The Jeff Samardzija saga is likely to continue deep into the summer for the Cubs.
One of the hottest topics of the early offseason was whether the Cubs would trade Samardzija or offer him an extension. A couple of recent developments have made it less likely that a resolution will come any time soon.
About a week ago, Samardzija was reportedly offered a five-year, $55 million contract extension, according to Bruce Levine of Chicago's 670 The Score. The fact that the generous offer is still on the table shows that the two sides may be far apart on a potential deal. Clearly, Samardzija is banking on his potential, but a non-free-agent contract worth $11 million annually to a pitcher who's only been a starter for two years is more than fair.
A key reason that Samardzija may not be willing to commit long-term may not be financial, however. According to Joel Sherman, via Twitter, Samardzija is hesitant to sign a long-term deal because he's not sure when the Cubs will be contending. It's not likely that the team's direction will become clear in 2014, so Samardzija could be waiting a while to find out that answer.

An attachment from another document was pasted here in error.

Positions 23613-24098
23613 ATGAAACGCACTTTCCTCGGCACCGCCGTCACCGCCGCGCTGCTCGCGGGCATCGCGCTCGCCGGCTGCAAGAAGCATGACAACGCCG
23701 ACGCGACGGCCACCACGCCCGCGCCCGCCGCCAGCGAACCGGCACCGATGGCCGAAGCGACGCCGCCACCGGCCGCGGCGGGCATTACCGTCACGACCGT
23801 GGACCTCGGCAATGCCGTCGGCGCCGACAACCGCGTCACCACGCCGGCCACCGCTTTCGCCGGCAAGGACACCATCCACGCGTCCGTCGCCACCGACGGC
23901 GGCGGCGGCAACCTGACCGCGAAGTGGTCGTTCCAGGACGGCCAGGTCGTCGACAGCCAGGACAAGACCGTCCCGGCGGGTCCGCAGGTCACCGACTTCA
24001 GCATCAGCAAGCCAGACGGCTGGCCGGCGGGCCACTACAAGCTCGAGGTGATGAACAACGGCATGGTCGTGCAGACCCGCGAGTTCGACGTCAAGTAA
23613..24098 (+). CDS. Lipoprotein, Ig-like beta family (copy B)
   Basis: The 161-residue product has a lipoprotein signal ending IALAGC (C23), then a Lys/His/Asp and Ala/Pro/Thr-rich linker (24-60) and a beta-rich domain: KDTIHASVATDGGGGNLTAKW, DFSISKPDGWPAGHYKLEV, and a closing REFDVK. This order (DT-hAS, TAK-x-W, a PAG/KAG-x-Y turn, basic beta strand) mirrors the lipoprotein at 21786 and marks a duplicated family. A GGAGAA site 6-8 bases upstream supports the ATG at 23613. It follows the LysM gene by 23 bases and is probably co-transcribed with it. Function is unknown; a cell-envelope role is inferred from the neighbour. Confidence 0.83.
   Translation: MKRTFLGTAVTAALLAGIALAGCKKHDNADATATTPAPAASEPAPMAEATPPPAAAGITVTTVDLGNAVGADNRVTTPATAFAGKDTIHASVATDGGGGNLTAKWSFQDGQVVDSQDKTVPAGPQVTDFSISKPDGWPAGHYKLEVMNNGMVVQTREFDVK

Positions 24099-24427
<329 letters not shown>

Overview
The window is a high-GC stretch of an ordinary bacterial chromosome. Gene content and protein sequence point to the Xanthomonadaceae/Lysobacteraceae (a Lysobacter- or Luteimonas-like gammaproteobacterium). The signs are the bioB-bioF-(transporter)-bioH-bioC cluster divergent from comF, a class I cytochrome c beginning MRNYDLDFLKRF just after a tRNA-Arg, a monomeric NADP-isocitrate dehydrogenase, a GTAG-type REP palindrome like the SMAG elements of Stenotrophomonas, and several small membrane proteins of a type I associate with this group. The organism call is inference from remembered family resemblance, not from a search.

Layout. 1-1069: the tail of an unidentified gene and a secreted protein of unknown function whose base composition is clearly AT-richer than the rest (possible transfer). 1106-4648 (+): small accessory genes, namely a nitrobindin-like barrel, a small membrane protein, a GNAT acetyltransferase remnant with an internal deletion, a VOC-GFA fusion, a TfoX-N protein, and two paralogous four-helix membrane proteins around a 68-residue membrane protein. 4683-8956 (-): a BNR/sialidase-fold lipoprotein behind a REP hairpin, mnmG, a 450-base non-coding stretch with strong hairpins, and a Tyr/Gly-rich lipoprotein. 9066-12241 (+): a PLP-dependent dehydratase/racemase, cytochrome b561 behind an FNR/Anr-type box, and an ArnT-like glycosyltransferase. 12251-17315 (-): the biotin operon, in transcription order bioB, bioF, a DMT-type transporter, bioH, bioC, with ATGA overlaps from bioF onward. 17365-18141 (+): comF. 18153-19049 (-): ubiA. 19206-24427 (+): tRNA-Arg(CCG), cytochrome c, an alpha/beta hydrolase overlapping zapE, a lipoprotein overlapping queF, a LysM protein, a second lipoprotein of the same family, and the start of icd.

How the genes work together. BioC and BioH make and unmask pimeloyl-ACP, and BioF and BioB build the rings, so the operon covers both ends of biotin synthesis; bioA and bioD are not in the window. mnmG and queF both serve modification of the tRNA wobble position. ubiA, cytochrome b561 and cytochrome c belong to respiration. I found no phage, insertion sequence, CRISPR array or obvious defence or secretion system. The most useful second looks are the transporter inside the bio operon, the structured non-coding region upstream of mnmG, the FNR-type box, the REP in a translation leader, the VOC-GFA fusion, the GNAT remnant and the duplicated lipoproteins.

Additionally, with the Mark Trumbo trade being completed on Tuesday (per Steve Gilbert of MLB.com), the chances of a Samardzija trade to the Diamondbacks now seem remote. Previously seen as the front-runner to land Samardzija, the Diamondbacks traded away pitching prospect Tyler Skaggs in the deal. Skaggs was seen as a key piece in a potential deal for Samardzija.
With the former front-runner out of the running for Samardzija's services, the Cubs may have to wait on a trade. In fact, according to Gordon Wittenmyer of the Chicago Sun-Times, revisiting trade options during the summer seems more and more likely. One positive of that scenario is that Samardzija may be able to boost his trade value with a solid first half of the season.
Whether he remains a Cub or is traded, the Samardzija situation has to be resolved before the 2014 trade deadline. After that point, if Samardzija isn't locked up long-term, he loses tremendous value by only being available to teams for one year instead of a year-and-a-half. Since Samardzija becomes a free agent in 2016, teams that trade for him in July of 2014 would get an additional year of control on him past the 2015 season.
Ideally, the Cubs would love to make Samardzija a Cub for life, but the five-year, $55 million extension that was left on the table is a bad sign for president Theo Epstein and GM Jed Hoyer. For now, the Samardzija trade talks may go with the seasons; right now they've cooled off, but as summer approaches all they'll do is heat back up.